Author: Terry Paul
Date of Trip: August 2013
What comes to mind when you think about our largest state: unique world class vistas? Jaw dropping viewing of wildlife in habitat? Abandon 90% of your hope, all ye who journey here.
Most of your days will be spent in standard issue heavily forested areas much as you’d find in Maine, Minnesota, Oregon, or even southeast Ohio except for the tree types. Nothing at all that special. If you’re expecting absolutely breathtaking views, those knock your socks off landscapes of your mind, take a cruise. You’ll see more of the truly spectacular stuff in 30 minutes there than on this entire trip. Most of the lovely places you’ll pass thru with Backroads, like miles of impressive snowcapped peaks, are taken in almost entirely from the van. In which incidentally, you spend an average of about two hours a day.
What about all that wildlife? Almost completely missing in action. We caught a few glimpses of eagles and otters but were amazed at how little animal activity was around us. Our best results were at the Sea Life Center in Seward, but you have to go there on your own dime. We saw more wildlife from the tourist trolley in Anchorage (moose in meadows) than in six days with the group. In general our time was much more productively spent on our own, working from a guide book than under Backroads’ very expensive wing. To experience the wildlife of Alaska go to Denali; you can combine that with an inside passage cruise and have a lot of money left over, compared to this tour.
Now on to the daily activities. For each day that is almost always singular, with a total of seven scheduled activities over the six day period. You can choose your own pace from intense to leisurely, continuing for a longer time or cutting things short. But the sheer quantity of what’s offered is surprisingly small- sometimes as little as three hours for the whole day. The quality of these experiences range from enjoyable to exasperating. But there will never be a day when you exclaim “Wow, did I get my money’s worth!” Not even close. For a couple, the cost is about $500 a day per person and you’ll feel very short changed from the get go to the finish line.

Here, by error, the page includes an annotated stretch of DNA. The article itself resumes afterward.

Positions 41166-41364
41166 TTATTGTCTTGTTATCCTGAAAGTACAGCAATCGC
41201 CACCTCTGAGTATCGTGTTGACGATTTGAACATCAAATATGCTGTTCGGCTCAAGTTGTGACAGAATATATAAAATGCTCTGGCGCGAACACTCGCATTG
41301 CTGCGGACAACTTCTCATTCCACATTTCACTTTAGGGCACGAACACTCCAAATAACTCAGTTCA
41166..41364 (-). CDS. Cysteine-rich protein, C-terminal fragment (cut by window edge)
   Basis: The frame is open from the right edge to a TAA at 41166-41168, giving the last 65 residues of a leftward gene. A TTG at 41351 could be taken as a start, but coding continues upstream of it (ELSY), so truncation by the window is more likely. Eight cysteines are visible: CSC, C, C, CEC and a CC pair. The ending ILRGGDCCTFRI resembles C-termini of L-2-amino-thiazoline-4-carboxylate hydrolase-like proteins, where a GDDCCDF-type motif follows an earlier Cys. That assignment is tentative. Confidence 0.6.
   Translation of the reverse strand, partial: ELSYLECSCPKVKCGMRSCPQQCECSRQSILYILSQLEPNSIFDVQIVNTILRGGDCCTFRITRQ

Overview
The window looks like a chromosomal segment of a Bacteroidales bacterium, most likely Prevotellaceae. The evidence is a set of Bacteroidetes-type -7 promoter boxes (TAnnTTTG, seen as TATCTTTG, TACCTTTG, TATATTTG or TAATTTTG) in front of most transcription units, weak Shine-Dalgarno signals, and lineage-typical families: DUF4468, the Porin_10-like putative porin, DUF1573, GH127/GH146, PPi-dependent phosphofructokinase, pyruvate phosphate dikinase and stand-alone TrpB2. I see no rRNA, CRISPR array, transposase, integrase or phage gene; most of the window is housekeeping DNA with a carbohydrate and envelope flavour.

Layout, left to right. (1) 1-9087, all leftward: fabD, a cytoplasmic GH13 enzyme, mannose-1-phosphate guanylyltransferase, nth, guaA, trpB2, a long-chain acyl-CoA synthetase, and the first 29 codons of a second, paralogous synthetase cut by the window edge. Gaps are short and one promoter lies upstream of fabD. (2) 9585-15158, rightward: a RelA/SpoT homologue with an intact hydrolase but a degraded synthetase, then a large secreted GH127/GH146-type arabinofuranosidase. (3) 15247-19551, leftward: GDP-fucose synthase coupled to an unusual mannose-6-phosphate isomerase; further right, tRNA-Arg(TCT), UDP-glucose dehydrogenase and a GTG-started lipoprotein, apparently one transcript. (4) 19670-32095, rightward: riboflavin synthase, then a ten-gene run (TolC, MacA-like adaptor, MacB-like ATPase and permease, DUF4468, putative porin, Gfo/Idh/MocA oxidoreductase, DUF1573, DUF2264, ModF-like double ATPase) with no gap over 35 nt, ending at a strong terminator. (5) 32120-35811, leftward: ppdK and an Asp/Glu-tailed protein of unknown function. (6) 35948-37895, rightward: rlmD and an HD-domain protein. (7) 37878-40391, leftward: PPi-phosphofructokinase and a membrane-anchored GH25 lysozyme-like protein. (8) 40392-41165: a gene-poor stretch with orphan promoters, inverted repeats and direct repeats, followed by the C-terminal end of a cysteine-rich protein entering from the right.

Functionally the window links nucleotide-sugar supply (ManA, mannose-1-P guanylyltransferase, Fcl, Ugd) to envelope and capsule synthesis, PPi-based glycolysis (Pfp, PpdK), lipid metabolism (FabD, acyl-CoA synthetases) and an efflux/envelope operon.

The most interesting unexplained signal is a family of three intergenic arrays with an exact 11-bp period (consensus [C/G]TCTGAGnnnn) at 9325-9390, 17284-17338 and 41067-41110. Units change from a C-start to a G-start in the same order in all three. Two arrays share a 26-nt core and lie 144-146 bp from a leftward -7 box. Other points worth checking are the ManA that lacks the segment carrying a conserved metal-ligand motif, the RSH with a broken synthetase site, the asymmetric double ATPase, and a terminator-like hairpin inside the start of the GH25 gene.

There is loads to eat- like cattle at feedlots amounts and the quality is good but in no way sensational. After a while you notice that breakfasts and lunches are pretty much the same every day. At these prices is something distinctive or at least different too much to ask? Dinners are more varied. You’ll never be hungry except for the cheesiest moments of the week, when dinner is not provided. At these prices is “all meals included” unreasonable?
Two words about equipment provided by Backroads: barely adequate. The catalog describes their bikes as if they’re Tour de France ready. Our plain vanilla 2 wheelers at home are in better shape. Realistically, the company bikes get a lot of heavy usage, especially on other tours. We got the clear impression that this tour is allocated the bottom of the barrel equipment because there isn’t that much mileage to be biked.
I’m all for exercising to a very heavy sweat. My wife and I do that six days a week at the gym. But on a trip of this kind you want to knock yourself out in fantastic settings, to experience a great payoff all around you. That’s what we paid through the nose for, but in vain.
A sidebar note here. Our guides were very good at their jobs. Beyond their technical competence, they were ever patient, attentive, and responsive. I actually was sorry for them after a while though, as they felt the constant need to inflate modest moments, to hype what was coming next, etc. Like the Backroads catalog, the overselling never stops.
Accommodations were fine but nothing to write about.
To summarize: What’s seen on the Travel Channel and described in the Backroads catalog is Alaska’s breathtaking A game. On this tour you get the state’s C game for scenery and its F game for animal life. The trip is breathtakingly overpriced. Alaska is a magnificent place to visit but avoid the Backroads version like the plague.